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Environmental predictors of diversity in recent planktonic foraminifera as recorded in marine sediments

Fenton, Isabel S., Pearson, Paul Nicholas ORCID:, Dunkley Jones, Tom and Purvis, Andy 2016. Environmental predictors of diversity in recent planktonic foraminifera as recorded in marine sediments. PLoS ONE 11 (11) , e0165522. 10.1371/journal.pone.0165522

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Global diversity patterns are thought to result from a combination of environmental and historical factors. This study tests the set of ecological and evolutionary hypotheses proposed to explain the global variation in present-day coretop diversity in the macroperforate planktonic foraminifera, a clade with an exceptional fossil record. Within this group, marine surface sediment assemblages are thought to represent an accurate, although centennial to millennial time-averaged, representation of recent diversity patterns. Environmental variables chosen to capture ocean temperature, structure, productivity and seasonality were used to model a range of diversity measures across the world's oceans. Spatial autoregressive models showed that the same broad suite of environmental variables were important in shaping each of the four largely independent diversity measures (rarefied species richness, Simpson's evenness, functional richness and mean evolutionary age). Sea-surface temperature explains the largest portion of diversity in all four diversity measures, but not in the way predicted by the metabolic theory of ecology. Vertical structure could be linked to increased diversity through the strength of stratification, but not through the depth of the mixed layer. There is limited evidence that seasonal turnover explains diversity patterns. There is evidence for functional redundancy in the low-latitude sites. The evolutionary mechanism of deep-time stability finds mixed support whilst there is relatively little evidence for an out-of-the-tropics model. These results suggest the diversity patterns of planktonic foraminifera cannot be explained by any one environmental variable or proposed mechanism, but instead reflect multiple processes acting in concert.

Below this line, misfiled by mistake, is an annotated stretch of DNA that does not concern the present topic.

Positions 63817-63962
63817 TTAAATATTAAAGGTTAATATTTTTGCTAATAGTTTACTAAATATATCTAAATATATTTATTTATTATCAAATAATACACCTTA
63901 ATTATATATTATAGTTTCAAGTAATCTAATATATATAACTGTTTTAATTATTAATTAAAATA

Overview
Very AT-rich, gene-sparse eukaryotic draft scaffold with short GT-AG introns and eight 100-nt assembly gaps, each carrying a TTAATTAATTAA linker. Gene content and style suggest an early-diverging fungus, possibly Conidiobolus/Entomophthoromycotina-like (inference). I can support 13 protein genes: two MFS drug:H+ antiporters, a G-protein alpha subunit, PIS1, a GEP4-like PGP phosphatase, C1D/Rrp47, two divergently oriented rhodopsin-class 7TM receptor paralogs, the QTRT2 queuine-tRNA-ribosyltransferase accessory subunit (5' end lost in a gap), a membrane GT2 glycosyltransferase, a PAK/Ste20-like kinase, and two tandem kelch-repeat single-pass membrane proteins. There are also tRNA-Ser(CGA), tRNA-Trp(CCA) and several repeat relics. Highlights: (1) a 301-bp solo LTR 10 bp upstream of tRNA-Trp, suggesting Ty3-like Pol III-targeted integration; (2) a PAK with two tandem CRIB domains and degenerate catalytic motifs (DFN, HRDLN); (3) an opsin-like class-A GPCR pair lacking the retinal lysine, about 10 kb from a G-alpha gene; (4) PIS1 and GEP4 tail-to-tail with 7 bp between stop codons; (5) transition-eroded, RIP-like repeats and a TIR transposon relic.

Item Type: Article
Date Type: Publication
Status: Published
Schools: Earth and Environmental Sciences
Publisher: Public Library of Science
ISSN: 1932-6203
Funders: NERC
Date of First Compliant Deposit: 4 January 2017
Date of Acceptance: 13 October 2016
Last Modified: 05 May 2023 12:10

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